Colorado Avalanche v Vancouver Canucks

Video: Porter knees Booth, Shanahan hearing next?


Midway through the first period of Vancouver’s 6-0 win over Colorado last night, Avalanche center Kevin Porter caught Canucks LW David Booth with a knee-on-knee hit:

Porter was tagged with a five-minute kneeing major and game misconduct; Booth left the contest immediately and didn’t return (he’s scheduled for an MRI today.)

With the factual stuff out of the way, you know what comes next:


Colorado head coach Joe Sacco felt the call on Porter was marginal, a view he expressed in a less-than-cordial postgame interview with the Vancouver Sun’s Elliott Pap (courtesy the Denver Post):

Pap: “You thought the Porter hit on Booth was a marginal call?”

Sacco: “Yeah.”

Pap: “Oh, really.”

Sacco: “Yeah.”

Pap: “Did you see a replay of it?”

(Two, three seconds of looking at Pap … )

Sacco: “Did I what?”

Pap: “Did you see a replay of it?”

Sacco: “Yes, I did.”

Aaaaand scene.

Meanwhile, Canucks coach Alain Vigneault told reporters he didn’t see the hit and therefore couldn’t pass judgement (to which the Vancouver Sun’s Iain MacIntyre wrote “makes you wonder if he’s watching M*A*S*H* reruns between periods or game film.”)

Finally, here’s the latest update from ESPN’s Pierre LeBrun.

“I certainly didn’t like the look of that hit,” LeBrun writes. “The league will definitely take a look at it — the league reviews all controversial plays — although whether or not Sheriff Shanny believes it’s worth a hearing was still undetermined as of this morning when I checked with the league.”

For what it’s worth, Shanahan hasn’t issued a suspension for kneeing yet. He’s punished boarding, elbowing, headbutting, checks to the head, checks from behind, high-sticking and leaving the bench to fight — but not kneeing. This could end up being like a medical drama, where the surgeons clamor for different types of surgeries so they can say they’ve done them. I guess this would make a kneeing suspension the equivalent of endovascular aortic repair. You just don’t see that every day.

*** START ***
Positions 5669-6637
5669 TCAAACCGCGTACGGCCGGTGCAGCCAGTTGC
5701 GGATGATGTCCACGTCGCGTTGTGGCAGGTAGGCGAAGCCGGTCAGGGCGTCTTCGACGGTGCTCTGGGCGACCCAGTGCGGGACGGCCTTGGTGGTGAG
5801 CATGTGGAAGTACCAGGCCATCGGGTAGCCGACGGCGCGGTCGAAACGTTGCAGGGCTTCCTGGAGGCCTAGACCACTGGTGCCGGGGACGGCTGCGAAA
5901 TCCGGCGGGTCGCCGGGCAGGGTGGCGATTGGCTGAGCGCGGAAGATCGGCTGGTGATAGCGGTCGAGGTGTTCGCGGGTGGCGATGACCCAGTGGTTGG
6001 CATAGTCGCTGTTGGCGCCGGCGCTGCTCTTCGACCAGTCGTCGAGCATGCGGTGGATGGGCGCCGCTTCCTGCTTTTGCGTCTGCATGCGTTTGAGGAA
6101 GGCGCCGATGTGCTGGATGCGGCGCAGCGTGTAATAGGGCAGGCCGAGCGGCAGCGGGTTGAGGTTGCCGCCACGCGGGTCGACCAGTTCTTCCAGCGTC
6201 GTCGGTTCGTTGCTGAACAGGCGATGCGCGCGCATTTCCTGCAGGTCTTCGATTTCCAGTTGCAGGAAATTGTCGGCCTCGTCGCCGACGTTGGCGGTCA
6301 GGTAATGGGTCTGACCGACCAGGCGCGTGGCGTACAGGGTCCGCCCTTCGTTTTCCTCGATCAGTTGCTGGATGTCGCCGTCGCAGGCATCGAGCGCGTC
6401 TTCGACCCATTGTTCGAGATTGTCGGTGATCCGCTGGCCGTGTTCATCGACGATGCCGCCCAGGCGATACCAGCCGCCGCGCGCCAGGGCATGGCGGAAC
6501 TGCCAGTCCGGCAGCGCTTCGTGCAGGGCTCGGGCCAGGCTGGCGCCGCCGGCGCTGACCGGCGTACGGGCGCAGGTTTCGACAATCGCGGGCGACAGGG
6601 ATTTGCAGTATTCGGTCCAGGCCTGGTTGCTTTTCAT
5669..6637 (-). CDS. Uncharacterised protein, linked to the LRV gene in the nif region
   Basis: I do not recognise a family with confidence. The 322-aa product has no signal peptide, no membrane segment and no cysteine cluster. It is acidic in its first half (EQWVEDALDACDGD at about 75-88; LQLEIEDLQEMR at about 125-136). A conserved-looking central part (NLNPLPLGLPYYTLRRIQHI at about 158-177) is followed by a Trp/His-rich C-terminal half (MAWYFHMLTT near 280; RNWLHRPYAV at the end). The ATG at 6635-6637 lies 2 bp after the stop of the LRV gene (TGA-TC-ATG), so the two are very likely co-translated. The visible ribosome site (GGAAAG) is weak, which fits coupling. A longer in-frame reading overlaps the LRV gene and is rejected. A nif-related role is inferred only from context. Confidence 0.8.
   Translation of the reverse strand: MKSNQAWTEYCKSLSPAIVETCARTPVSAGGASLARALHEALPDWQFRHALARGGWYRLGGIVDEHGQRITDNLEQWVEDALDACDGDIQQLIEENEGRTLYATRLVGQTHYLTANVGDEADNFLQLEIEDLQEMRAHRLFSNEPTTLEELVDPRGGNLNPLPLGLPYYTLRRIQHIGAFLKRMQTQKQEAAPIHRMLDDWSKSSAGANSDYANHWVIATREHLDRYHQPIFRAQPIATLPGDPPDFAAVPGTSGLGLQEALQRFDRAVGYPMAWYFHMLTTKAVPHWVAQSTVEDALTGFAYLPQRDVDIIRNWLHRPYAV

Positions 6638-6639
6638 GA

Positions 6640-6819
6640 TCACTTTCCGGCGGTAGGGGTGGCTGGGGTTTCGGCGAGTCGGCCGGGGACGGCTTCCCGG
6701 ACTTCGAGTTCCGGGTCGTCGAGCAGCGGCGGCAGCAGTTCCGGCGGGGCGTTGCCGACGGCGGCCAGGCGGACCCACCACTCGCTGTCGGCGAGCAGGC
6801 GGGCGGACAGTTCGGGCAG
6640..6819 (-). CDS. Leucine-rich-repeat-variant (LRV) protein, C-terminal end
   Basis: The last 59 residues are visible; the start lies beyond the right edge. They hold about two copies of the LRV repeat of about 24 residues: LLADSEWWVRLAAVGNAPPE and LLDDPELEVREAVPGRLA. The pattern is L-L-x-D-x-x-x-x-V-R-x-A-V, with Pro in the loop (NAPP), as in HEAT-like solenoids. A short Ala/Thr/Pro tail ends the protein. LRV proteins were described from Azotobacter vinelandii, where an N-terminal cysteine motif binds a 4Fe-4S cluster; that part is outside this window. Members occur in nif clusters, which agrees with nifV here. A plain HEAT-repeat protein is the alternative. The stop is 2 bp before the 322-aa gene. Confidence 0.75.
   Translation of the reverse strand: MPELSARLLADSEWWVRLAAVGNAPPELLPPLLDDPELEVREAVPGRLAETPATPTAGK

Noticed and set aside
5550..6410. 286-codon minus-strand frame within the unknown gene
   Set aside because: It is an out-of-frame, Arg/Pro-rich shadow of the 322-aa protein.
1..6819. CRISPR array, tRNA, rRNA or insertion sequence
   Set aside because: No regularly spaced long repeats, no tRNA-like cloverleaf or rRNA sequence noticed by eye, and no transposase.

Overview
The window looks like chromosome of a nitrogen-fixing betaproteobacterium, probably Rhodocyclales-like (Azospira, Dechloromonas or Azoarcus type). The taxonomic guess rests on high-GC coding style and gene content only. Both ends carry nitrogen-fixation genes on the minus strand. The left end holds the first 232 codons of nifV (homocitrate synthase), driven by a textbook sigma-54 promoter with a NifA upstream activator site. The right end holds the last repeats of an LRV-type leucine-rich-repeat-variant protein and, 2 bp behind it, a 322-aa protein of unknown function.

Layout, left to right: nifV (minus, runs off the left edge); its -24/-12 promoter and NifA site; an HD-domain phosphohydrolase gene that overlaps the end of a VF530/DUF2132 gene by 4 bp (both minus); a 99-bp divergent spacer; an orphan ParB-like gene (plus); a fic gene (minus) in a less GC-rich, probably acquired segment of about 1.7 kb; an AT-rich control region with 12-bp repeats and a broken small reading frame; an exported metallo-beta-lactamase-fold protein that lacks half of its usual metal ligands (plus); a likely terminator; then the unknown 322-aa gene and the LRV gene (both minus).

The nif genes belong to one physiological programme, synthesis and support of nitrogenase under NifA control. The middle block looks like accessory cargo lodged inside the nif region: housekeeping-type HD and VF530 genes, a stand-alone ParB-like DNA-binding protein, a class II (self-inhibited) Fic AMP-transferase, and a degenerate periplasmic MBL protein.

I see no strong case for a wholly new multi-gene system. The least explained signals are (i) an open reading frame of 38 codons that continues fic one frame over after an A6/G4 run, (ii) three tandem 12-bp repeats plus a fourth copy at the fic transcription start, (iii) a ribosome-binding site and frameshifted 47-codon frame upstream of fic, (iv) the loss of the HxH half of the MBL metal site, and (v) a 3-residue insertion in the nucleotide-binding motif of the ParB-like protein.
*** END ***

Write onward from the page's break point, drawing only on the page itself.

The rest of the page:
Kassian suspended without pay, placed in Stage 2 of Substance Abuse Program

Anaheim Ducks v Vancouver Canucks
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Zack Kassian may have avoided major injuries stemming from his Sunday car accident, but it likely sent the signal that he may need help.

The response: he was placed in Stage Two of the Substance Abuse and Behavioral Health Program (SABH) of the NHL and NHLPA on Monday.

According to the league’s release, Kassian “will be suspended without pay until cleared for on-ice competition by the program administrators.”

Speaking of being suspended without pay, here’s a key detail:

The 24-year-old ended up with a broken nose and broken foot from that accident. The 2015-16 season was set to be his first campaign in the Montreal Canadiens organization after a tumultuous time with the Vancouver Canucks.

Kassian spoke of becoming more mature heading to Montreal, but the Canadiens were critical of his actions, wondering how many wake-up calls someone can get.

In case you’re wondering about the difference between stage one and two:

Add Lecavalier to list of expensive Flyers healthy scratches

Vincent Lecavalier
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Are the Philadelphia Flyers aiming for some sort of record when it comes to expensive (potential) healthy scratches?

While lineups are obviously subject to change, notes that Vincent Lecavalier appears to be among a rather rich group of Flyers who are expected to sit during their season-opener.

Also likely to be in street clothes: Sam Gagner and Luke Schenn.

That’s $11.3 million in cap space rotting on the bench, and that’s only counting what the Flyers are paying Gagner.

“I really don’t know what to say,” Lecavalier said. “I’ll practice hard and be ready when they call me up.”

The quotes from Lecavalier, Gagner and Schenn only get sadder from there, a reminder that there are human beings attached to these numbers – whether you focus on disappointing stats or bloated salaries.

Flyers fans with the urge to reach for an Alka-Setzler can at least take some comfort in knowing that the team will see $6.8 million in savings after this season, as both Gagner and Schenn are on expiring deals.

It could be a long season, though, and this Lecavalier headache may not truly end until his contract expires following the 2017-18 campaign.